If the clock buffer tree 20 shown in FIG. 6 were to be configured in accordance with the prior art (i.e. the top set 30 of clock buffers shown in FIG. 4), then clock buffers 22, 24 and 32, being of a higher drive strength than clock buffers 28 and 30, would have different pin-out configurations than clock buffers 28 and 30. Likewise, clock buffers 28 and 30, being of a higher drive strength than clock buffer 34, would have different pin-out configurations than clock buffer 34. Finally, clock buffer 34, being of a higher drive strength than clock buffer 26, would have a different pin-out configuration than clock buffer 26. Hence, it would be difficult, after designing the clock buffer tree 20, to upsize any of the clock buffers in the tree. The difficulty would likely arise because of congestion around the clock buffers 22-34. In such case, it would be difficult to replace one sized clock buffer with another sized clock buffer in the clock buffer tree, and it may be difficult to route to the new cell. This may dramatically slow the progress of layout design, and may dramatically slow the performance of Static Timing Analysis (STA). In addition, adjacent cells and nets may have to be moved or re-routed as well as the nets which relate to the cell which is being upsized. This often makes the new result very unpredictable. In the end, cells may need to be upsized, downsized and move around the chip in order to arrive at a design which is satisfactory. This clock tuning process is often very lengthy, repetitive, and can be frustrating to both the engineer designing the clock buffer tree and the layout person who is designing the overall layout.

In contrast to prior art clock buffer trees, the present invention provides that all of the clock buffers 22-34 in the clock buffer tree 20 have the same pin out configurations, despite the fact that they may have different drive strengths (see the bottom set 40 of clock buffers shown in FIG. 4). If the buffer clock tree 20 shown in FIG. 6 is configured in accordance with the present invention, wherein all of the clock buffers 22-34 have the same pin out configuration despite the fact that they have different drive strengths, it is easy and straightforward to upsize or downsize any of the clock buffers 22-34 in the clock buffer tree 20. Unlike in prior art configurations, it is guaranteed that the new cell will fit into the old cell's slot in the tree. Since none of the nets, including the cell being changed or any of the adjacent cells, needs to be modified, consistent timing results can be achieved. Moreover, the new timing for the modified clock buffer can be anticipated because its wire loading does not change at all. The ease of clock tuning makes it much easier to design clock buffer trees and layouts, and allows the overall design to be completed faster and easier.

Hence, a method of designing a clock buffer tree in accordance with the present invention may include designing an initial version of the clock buffer tree wherein the clock buffer tree includes a plurality of clock buffers having different drive strengths but the same pin-out configuration, and then upsizing or downsizing a drive strength of an unwanted clock buffer in the clock buffer tree by replacing the unwanted clock buffer with a new clock buffer, wherein the new clock buffer has a different drive strength than the unwanted clock buffer, but has the same pin-out configuration as the unwanted clock buffer, thus rendering the switch straightforward and easy.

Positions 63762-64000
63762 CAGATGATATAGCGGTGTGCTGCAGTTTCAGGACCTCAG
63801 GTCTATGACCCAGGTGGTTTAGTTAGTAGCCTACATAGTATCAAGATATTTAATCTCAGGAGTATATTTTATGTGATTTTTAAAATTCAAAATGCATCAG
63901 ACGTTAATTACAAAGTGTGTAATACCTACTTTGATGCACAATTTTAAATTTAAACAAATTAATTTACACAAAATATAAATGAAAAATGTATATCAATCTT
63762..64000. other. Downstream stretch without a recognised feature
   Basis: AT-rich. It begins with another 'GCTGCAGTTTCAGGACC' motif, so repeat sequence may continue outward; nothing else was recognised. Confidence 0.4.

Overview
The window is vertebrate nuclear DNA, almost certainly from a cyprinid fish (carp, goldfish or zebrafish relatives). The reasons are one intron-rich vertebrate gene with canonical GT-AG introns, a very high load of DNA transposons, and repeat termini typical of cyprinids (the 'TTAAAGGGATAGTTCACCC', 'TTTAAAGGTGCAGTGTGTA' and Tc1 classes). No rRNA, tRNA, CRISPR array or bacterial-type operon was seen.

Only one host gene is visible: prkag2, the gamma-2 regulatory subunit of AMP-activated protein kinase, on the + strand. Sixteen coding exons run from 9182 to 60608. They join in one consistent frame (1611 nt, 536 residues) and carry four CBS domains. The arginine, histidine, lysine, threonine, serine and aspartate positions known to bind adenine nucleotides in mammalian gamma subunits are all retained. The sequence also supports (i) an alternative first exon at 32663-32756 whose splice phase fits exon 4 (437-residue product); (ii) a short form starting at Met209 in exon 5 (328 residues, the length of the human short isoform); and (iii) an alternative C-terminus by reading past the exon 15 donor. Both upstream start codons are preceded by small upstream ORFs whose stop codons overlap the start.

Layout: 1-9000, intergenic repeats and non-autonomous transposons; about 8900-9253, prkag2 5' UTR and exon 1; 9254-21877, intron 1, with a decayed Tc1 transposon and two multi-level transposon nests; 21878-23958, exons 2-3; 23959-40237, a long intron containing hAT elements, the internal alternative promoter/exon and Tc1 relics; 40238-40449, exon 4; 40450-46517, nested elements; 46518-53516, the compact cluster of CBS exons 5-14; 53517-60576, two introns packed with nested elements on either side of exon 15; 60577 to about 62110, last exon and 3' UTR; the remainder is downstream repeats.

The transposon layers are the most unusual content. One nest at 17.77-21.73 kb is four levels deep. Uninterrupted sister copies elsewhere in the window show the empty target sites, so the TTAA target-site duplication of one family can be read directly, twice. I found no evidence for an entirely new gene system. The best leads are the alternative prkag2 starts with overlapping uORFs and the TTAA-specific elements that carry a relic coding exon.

While an embodiment of the present invention is shown and described, it is envisioned that those skilled in the art may devise various modifications of the present invention without departing from the spirit and scope of the appended claims.

Claims (4)

What is claimed is:
1. A clock buffer tree comprising:
a plurality of cells having different drive strength clock buffers, each cell having identical pin-out configurations,
wherein each of said plurality of cells identical in size and is interchangeable with another one of said plurality of cells such that a strength of said clock buffer tree is changeable without requiring wiring redesign.
2. A clock buffer tree as recited in claim 1, wherein the clock buffer tree comprises a first cell connected to less than six Flip-Flops, and a second cell connected to more than sixty Flip-Flops, wherein the first cell has a lower drive strength than the second cell, and wherein the first and second cells have the same pin-out configuration and said first cell is interchangeable with said second cell.
3. A clock buffer tree comprising:
a first cell connected to a set of five Flip-Flops;
a second cell connected to a set of eleven Flip-Flops;
a third cell connected to a set of thirty-two Flip-Flops;
a fourth cell connected to a set of sixty-four Flip-Flops, wherein the first cell has a lower drive strength than the second cell, wherein the second cell has a lower drive strength than the third cell, wherein the third cell has a lower drive strength than the fourth cell, and wherein the first, second, third and fourth cells have the same pin-out configuration, are the same size and are interchangeable such that when said cells are interchanged, wiring redesign is not required.